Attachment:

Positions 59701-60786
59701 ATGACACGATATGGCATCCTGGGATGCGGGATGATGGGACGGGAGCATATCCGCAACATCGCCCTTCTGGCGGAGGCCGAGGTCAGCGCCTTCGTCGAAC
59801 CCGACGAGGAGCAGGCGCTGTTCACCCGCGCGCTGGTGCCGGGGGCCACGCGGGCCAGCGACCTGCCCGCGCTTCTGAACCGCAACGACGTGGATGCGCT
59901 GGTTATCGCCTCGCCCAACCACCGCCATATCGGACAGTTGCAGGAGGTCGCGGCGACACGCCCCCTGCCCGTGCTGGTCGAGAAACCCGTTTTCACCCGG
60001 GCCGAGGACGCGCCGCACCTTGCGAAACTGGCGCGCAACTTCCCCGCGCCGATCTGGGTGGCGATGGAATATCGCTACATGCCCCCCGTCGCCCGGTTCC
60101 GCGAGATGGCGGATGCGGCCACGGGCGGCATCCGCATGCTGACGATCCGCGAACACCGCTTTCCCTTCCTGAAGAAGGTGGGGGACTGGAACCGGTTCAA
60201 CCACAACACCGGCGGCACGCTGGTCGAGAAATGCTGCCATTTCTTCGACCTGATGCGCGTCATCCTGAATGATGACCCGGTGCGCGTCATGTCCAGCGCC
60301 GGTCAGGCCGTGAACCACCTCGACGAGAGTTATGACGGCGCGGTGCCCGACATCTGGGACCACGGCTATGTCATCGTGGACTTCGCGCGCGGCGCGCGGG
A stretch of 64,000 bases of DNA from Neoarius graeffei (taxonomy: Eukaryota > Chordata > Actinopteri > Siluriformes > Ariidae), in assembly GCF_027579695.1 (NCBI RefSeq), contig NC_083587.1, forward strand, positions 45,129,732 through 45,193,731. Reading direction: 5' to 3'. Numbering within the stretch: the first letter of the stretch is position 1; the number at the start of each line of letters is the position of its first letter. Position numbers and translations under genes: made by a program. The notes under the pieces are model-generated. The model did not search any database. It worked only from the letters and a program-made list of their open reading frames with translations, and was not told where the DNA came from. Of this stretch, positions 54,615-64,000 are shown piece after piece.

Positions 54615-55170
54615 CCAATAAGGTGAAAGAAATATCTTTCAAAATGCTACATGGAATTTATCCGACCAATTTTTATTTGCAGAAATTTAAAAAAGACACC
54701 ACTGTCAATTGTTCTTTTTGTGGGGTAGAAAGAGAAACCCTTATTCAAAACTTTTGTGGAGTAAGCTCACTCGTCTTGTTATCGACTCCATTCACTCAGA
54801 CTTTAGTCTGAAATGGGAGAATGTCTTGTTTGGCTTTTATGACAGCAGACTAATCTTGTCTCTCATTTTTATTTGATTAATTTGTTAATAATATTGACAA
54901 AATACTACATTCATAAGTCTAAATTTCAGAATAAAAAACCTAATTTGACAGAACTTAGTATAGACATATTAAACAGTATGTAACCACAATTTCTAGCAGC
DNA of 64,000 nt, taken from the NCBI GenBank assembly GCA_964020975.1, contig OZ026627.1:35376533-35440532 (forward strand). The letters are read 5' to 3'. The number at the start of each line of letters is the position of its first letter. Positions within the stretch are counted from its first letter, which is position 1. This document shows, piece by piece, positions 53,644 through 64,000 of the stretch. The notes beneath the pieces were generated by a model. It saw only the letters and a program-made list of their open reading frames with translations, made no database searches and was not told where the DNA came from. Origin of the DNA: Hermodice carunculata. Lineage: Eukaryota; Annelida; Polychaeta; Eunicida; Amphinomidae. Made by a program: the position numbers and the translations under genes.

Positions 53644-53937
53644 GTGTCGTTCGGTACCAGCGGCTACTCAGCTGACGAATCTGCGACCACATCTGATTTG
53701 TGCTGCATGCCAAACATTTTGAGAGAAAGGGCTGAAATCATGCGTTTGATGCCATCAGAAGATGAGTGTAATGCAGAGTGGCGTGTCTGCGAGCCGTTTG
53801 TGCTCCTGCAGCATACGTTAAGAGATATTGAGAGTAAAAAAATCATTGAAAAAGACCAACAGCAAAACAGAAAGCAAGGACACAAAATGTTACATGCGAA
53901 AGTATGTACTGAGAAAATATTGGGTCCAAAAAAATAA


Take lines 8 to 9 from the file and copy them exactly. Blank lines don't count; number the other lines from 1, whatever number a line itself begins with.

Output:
60301 GGTCAGGCCGTGAACCACCTCGACGAGAGTTATGACGGCGCGGTGCCCGACATCTGGGACCACGGCTATGTCATCGTGGACTTCGCGCGCGGCGCGCGGG
A stretch of 64,000 bases of DNA from Neoarius graeffei (taxonomy: Eukaryota > Chordata > Actinopteri > Siluriformes > Ariidae), in assembly GCF_027579695.1 (NCBI RefSeq), contig NC_083587.1, forward strand, positions 45,129,732 through 45,193,731. Reading direction: 5' to 3'. Numbering within the stretch: the first letter of the stretch is position 1; the number at the start of each line of letters is the position of its first letter. Position numbers and translations under genes: made by a program. The notes under the pieces are model-generated. The model did not search any database. It worked only from the letters and a program-made list of their open reading frames with translations, and was not told where the DNA came from. Of this stretch, positions 54,615-64,000 are shown piece after piece.